Liquid byproducts stand out as a growth item in an otherwise flat outlook for Canadian natural gas, according to two new industry reviews.
The Canadian Energy Research Institute (CERI) predicted 12% growth in natural gas liquids (NGL) output during the 2020s to 1.06 million b/d from 946,000 b/d.
The National Energy Board (NEB), in a longer range forecast, projected Canadian NGL production of 1.7 million b/d as of 2040, a 75% increase from current performance.
Both agencies expect liquids output to rise even while natural gas, depressed by supply gluts and poor prices, remains flat or decays over the next few years.
Canadian drilling increasingly is targeting liquids-rich sweet spots in the Montney and Duvernay formations that straddle Alberta and British Columbia (BC), CERI and the NEB noted.
The pattern is well established, said CERI. “NGLs supply significantly outpaced marketable natural gas in growth from 2012-2017 — 51% for NGLs versus 12% for marketable natural gas.”
Strong demand and prices for liquid byproducts are expected to continue offsetting natural gas woes, which CERI and the NEB blame on North America-wide abundance owed to shale and tight gas development with horizontal drilling and hydraulic fracturing.
In Canada, liquids demand has a domestic industrial driver, the Alberta oilsands, said the research and regulatory agencies.
NGLs support a growing share of oilsands output that is marketed as molasses-like bitumen, which requires thinner to flow in pipelines and railway tank cars. Up to 30% of Canadian low grade crude cargo volumes are high value gas byproducts.
Condensate, also known as natural gasoline, is the prime bitumen thinner. The role makes condensate the growth champion within the gas byproducts family that also includes propane, butane, ethane and other light fuels and chemicals.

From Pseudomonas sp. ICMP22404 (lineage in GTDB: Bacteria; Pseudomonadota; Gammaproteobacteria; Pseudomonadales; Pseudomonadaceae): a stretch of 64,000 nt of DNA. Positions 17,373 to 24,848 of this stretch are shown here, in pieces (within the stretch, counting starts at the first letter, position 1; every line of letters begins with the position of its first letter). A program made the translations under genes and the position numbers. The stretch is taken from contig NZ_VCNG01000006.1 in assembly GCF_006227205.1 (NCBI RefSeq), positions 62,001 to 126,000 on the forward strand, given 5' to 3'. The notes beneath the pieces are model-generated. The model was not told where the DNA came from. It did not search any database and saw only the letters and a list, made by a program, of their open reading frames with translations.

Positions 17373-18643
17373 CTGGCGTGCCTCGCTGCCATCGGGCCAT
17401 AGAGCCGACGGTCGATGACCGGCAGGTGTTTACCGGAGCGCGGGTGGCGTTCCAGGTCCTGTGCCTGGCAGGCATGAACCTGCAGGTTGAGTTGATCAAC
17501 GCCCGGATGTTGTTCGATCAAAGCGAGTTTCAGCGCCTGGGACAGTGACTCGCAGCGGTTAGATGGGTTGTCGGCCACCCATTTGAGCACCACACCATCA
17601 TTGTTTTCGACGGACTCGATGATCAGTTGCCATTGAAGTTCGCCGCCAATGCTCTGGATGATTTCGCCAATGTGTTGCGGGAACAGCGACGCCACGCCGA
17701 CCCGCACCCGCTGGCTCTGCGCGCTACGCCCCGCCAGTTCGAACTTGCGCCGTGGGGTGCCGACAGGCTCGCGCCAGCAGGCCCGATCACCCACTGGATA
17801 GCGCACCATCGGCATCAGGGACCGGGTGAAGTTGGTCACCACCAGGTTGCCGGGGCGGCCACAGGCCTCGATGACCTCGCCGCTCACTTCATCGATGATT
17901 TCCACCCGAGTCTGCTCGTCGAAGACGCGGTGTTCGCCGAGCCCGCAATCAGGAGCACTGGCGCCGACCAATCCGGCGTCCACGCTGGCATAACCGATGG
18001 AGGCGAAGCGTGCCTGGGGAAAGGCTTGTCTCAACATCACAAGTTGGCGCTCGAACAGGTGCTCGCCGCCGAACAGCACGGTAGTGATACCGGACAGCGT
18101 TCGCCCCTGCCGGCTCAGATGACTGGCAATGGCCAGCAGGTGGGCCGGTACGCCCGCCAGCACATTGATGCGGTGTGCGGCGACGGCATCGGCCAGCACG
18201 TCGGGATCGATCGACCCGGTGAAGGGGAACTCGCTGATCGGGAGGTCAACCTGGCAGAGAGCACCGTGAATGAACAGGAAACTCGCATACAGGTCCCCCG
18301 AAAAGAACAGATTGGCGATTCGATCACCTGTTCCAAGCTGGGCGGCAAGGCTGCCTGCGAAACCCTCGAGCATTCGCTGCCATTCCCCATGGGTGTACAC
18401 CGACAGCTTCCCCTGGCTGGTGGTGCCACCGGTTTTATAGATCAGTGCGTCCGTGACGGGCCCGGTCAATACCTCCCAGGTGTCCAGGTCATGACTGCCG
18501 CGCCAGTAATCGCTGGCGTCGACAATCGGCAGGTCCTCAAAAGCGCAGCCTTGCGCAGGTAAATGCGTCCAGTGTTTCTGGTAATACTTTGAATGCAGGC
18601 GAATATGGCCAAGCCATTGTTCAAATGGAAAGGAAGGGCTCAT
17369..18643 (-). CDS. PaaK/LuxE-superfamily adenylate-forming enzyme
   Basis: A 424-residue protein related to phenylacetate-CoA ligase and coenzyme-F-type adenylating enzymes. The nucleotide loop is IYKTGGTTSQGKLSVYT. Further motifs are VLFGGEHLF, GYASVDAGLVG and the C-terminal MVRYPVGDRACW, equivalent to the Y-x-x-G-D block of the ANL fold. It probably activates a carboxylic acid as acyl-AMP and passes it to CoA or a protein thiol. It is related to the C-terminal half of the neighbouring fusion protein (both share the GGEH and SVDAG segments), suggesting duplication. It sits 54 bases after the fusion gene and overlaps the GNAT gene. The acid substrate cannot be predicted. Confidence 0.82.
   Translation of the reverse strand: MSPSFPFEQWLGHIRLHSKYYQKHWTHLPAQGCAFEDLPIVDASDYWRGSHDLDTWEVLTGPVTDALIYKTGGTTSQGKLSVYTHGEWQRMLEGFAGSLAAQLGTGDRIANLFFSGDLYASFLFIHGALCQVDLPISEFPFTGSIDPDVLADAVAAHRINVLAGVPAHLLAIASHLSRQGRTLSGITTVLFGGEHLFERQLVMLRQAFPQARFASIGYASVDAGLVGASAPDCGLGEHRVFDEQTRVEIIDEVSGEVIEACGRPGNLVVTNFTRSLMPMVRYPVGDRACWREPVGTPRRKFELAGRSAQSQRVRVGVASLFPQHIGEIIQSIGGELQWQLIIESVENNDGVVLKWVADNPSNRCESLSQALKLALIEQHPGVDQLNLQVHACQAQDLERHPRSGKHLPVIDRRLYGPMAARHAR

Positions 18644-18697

“Of all the NGLs, condensate production grows the most over the projection period, increasing by 205% from 226,000 b/d in 2017 to 689,000 b/d in 2040,” NEB said.
CERI added that Canadian gas liquids producers stand to gain from anticipated growth in Asian demand for “clean” fuels and raw materials for petrochemical manufacturing.
“Canada could play an important role in the global NGLs trade,” said CERI. “The primary source of NGL imports to Asia is the Middle East. However, producers in the Middle East are constructing downstream infrastructure to convert their NGLs into high valued products.”
Canadian industry is poised to break into the global NGL trade early next year, with completion of a propane export terminal that AltaGas Ltd. is building on the northern Pacific coast of BC at Prince Rupert for C$450-500 million ($360-400 million). Pembina Pipeline Corp. is advancing a similar project.
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